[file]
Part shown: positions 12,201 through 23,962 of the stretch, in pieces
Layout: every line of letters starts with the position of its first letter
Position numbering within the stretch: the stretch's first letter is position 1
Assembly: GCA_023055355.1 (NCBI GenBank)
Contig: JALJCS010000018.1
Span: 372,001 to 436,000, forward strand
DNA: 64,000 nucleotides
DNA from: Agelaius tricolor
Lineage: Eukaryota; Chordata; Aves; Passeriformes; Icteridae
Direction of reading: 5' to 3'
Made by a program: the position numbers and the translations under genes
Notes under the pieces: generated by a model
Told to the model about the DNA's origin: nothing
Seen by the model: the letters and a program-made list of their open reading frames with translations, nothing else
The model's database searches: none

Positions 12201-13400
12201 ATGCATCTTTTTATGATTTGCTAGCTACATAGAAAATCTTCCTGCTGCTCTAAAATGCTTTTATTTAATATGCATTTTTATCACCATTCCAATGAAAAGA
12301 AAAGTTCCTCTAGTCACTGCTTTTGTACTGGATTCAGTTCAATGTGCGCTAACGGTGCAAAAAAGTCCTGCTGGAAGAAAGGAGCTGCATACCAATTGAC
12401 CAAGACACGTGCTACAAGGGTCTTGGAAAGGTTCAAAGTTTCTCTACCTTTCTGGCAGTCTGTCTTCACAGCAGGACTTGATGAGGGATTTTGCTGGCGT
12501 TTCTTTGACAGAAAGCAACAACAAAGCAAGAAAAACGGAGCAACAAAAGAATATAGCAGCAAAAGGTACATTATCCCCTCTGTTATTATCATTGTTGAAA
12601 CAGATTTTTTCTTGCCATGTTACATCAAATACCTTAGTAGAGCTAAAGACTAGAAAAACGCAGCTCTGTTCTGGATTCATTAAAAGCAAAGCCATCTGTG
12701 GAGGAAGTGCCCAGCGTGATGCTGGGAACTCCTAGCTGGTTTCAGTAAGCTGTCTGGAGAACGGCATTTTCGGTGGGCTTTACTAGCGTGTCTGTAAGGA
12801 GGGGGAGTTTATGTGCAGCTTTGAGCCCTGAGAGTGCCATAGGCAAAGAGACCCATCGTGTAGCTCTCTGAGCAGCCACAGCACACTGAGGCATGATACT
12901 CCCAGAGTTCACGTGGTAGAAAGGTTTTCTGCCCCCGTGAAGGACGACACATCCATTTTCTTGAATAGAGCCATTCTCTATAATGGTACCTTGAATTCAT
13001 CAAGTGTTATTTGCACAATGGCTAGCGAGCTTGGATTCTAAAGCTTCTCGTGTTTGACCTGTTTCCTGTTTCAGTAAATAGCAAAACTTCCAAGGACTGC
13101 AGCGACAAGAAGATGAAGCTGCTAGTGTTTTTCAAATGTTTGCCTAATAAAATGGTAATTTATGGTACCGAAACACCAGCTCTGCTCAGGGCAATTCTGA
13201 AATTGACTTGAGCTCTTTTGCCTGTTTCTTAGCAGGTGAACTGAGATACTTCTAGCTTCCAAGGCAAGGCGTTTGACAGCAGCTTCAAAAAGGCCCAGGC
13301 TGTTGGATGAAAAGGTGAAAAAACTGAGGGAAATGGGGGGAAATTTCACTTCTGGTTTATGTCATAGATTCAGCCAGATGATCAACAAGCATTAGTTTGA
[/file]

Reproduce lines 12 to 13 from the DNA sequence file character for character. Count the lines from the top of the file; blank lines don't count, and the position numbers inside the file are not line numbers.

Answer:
Notes under the pieces: generated by a model
Told to the model about the DNA's origin: nothing